Maya Rudolph, formerly of "Saturday Night Live," is not funny in the new comedy-drama " Away We Go." She is, however, utterly convincing as Verona, a 34-year-old expectant mother whose thorny personality protects a tender center. Hiding her emotions but betraying them with her eyes, Rudolph lends depth and complexity to this otherwise facile story.
Written by husband-and-wife novelists Dave Eggers ("What Is the What") and Vendela Vida (a founder of the hip literary journal The Believer), "Away We Go" centers on Verona and her golden Lab of a boyfriend, Burt ( John Krasinski, of "The Office"). They are somewhat young and very "alternative," which is to say unmarried, self-employed, casually dressed and determined to raise their child in a stimulating, bohemian milieu.
That last triggers a cross-country search for a new home and a new lifestyle. ("Do I have to be this uncool for the rest of my life?" wonders a bloated Verona.) Each city, though, turns into a cautionary tale, if not a nightmare scenario.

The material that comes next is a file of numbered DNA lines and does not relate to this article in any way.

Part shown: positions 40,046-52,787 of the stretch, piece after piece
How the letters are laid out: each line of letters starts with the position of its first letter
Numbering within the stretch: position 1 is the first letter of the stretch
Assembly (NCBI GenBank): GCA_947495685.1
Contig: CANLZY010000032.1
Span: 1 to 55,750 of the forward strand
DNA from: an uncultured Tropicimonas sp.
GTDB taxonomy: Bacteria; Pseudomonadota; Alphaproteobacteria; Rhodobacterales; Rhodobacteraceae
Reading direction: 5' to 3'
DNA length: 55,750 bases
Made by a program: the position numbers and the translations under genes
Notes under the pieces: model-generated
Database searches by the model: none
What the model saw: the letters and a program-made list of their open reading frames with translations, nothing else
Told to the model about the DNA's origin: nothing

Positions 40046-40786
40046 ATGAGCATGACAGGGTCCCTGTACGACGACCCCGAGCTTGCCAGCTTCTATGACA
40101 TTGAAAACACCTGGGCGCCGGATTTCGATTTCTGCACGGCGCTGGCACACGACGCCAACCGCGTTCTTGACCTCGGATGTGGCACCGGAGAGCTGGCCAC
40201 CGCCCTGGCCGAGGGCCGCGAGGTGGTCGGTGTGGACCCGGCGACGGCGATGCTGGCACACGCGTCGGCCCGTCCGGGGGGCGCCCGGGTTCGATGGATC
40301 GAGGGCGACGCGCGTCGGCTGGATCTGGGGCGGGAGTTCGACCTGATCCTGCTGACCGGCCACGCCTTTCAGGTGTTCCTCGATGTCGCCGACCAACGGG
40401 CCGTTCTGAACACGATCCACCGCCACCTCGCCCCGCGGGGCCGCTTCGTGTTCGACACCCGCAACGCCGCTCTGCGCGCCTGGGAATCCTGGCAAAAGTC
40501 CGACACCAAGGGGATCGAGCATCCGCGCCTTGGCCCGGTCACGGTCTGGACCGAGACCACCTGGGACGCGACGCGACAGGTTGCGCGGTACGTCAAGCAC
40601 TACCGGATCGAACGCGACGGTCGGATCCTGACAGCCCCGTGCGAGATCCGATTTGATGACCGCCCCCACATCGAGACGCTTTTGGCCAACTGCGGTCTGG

In Phoenix, Allison Janney plays a middle-class harridan who browbeats her depressed children. In Madison, Maggie Gyllenhaal and Josh Hamilton spout smug, New Age psychobabble. In Miami, Burt's brother (Paul Schneider) struggles to raise a daughter alone. Only in fashionable Montreal do we find happy, frisky, still-partying parents, but even that dream has a dark side.
These people are cliches, but the film - unevenly directed by Sam Mendes ( "Revolutionary Road") - seems unaware that Burt and Verona are, too. The oppressively sensitive soundtrack by Alexi Murdoch (a dead ringer for Nick Drake) reveals their inner arrogance: We are real, while everyone else is a cartoon. Only Rudolph's grounded performance keeps "Away We Go" tethered to reality. CAST Maya Rudolph, John Krasinski, Maggie Gyllenhaal, Allison Janney
PLAYING AT Cinema Arts Centre, Huntington; Manhasset Cinemas
BOTTOM LINE Rudolph's sensitive performance almost saves this thin, self-satisfied comedy.
RATING R (language, sexuality, adult themes)